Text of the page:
Mouse eggs were activated by treatment with hyaluronidase which removed the follicle cells, followed by culture in vitro, and examined at the first cleavage mitosis. Second polar body extrusion usually occurred and haploid parthenogenesis was initiated. Air-dried chromosome preparations were made between 11 and 15.5 h after activation. Out of the 308 eggs examined 74 had already progressed to the 2-cell stage; the remaining 234 at the 1-cell stage were examined in detail. All chromosome preparations of the first cleavage mitosis were classified into groups corresponding with the stages of prometaphase, metaphase (early or ‘pre-chromatid’, ‘chromatid’ and ‘late chromatid’) and anaphase.
An indirect estimate was made of the duration of the first cleavage mitosis and of its component stages from the incidence of stages observed at different time intervals after activation. Similar eggs were also observed at 37 °C by time-lapse cine-photography and the interval between the disappearance of the pronucleus to the beginning of telophase of the first cleavage division was determined. The results of timing studies on the haploid eggs were compared with results obtained from similar observations on the first cleavage division of fertilized eggs which would of course normally be diploid.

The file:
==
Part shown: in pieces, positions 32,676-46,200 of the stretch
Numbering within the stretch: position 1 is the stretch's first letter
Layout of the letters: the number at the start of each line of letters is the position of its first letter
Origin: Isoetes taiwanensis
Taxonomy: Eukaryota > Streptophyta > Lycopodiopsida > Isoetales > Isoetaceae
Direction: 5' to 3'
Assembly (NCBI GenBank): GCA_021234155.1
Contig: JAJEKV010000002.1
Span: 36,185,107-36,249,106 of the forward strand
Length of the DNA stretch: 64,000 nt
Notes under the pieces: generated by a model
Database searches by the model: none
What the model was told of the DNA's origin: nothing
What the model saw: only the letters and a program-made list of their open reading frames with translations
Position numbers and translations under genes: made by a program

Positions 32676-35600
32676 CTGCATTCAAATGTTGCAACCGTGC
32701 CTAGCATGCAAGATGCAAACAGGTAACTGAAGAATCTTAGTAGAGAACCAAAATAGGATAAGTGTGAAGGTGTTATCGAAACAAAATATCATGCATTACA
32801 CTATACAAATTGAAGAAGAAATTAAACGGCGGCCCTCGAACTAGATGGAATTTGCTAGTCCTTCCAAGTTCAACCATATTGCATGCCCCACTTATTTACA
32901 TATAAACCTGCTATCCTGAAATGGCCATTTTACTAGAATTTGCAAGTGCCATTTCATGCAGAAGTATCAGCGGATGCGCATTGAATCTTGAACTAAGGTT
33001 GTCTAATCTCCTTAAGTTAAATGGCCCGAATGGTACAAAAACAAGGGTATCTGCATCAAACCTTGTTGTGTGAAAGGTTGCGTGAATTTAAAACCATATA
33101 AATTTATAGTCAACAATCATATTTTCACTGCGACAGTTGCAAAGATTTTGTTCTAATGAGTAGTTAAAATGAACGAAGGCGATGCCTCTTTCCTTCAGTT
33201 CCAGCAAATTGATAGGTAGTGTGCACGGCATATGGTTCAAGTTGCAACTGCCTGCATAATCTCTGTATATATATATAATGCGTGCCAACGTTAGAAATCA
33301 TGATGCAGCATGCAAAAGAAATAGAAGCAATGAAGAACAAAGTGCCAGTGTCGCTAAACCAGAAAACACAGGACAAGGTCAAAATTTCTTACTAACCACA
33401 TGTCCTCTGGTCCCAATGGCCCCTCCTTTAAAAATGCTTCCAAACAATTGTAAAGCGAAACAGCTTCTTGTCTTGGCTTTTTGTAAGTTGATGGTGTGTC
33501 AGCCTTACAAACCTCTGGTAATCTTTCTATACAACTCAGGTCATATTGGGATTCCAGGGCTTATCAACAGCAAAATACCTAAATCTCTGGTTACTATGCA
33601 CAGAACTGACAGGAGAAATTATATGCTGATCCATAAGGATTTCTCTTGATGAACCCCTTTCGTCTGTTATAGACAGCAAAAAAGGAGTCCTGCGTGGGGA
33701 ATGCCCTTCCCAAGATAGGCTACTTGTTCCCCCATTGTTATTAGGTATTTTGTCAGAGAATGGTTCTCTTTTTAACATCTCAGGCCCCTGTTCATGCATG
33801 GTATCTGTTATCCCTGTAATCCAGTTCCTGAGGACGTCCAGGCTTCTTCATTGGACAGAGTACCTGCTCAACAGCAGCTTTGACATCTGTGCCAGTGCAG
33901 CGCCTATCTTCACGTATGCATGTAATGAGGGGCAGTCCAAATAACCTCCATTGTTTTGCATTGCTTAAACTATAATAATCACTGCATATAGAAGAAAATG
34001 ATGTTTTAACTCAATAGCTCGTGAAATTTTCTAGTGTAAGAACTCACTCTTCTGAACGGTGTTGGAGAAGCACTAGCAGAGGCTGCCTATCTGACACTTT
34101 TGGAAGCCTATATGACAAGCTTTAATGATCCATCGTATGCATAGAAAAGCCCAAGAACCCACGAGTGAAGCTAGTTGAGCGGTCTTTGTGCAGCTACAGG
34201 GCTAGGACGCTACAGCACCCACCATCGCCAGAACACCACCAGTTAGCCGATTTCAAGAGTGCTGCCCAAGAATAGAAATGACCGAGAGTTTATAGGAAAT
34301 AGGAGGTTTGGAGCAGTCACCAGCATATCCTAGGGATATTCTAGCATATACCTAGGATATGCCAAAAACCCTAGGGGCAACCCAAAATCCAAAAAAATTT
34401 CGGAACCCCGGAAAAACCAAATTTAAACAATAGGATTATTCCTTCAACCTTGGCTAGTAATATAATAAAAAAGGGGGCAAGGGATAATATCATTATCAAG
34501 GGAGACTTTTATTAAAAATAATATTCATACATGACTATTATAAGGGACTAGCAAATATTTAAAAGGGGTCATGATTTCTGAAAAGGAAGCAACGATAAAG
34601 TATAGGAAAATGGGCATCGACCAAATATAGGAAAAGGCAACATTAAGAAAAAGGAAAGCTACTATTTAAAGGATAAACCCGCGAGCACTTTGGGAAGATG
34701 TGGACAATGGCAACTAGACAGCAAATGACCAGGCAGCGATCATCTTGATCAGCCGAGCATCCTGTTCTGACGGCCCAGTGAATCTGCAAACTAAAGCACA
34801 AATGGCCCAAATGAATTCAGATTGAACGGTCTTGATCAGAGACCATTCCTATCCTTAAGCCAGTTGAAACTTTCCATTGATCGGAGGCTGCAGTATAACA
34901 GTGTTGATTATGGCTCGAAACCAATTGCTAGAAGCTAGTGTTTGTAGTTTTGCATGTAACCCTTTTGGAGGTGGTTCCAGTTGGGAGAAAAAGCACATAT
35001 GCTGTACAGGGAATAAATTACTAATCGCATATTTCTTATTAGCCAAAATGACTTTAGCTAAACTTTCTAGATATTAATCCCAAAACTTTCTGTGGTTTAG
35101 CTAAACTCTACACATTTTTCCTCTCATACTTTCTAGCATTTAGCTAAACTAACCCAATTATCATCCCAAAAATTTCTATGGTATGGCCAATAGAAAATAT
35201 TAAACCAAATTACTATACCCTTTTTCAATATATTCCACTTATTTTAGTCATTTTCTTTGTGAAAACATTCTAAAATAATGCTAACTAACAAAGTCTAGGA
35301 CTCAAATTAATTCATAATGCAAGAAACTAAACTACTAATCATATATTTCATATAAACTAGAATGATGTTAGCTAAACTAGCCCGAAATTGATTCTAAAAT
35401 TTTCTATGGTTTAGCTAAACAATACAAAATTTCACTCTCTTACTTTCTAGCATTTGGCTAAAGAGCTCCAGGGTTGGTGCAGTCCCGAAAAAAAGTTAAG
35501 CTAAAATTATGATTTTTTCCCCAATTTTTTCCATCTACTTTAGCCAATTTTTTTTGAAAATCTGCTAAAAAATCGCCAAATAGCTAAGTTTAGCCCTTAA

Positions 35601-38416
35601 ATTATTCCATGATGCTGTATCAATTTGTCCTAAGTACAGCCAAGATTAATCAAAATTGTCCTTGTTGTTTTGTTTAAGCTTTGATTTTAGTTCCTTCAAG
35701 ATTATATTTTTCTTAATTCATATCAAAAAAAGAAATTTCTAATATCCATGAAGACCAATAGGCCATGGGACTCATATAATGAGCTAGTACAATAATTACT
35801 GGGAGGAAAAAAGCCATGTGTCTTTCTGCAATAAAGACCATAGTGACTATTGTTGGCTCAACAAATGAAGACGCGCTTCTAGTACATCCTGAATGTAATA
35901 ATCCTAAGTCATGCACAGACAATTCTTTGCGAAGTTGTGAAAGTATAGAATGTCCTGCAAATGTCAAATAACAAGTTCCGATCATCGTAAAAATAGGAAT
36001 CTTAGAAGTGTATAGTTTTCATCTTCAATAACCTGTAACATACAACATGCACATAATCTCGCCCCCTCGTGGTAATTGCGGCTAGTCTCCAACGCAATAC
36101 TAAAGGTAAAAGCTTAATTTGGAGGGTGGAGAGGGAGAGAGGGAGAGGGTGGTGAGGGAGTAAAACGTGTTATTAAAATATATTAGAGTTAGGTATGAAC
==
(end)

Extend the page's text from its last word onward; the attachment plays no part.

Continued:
Artificially activated eggs with 2 pronuclei, resulting from second polar body suppression, were also examined, and serial chromosome preparations during mitosis showed that the 2 pronuclear chromosome groups unite on the first cleavage spindle and divide to give a hetero-zygous diploid 2-cell embryo.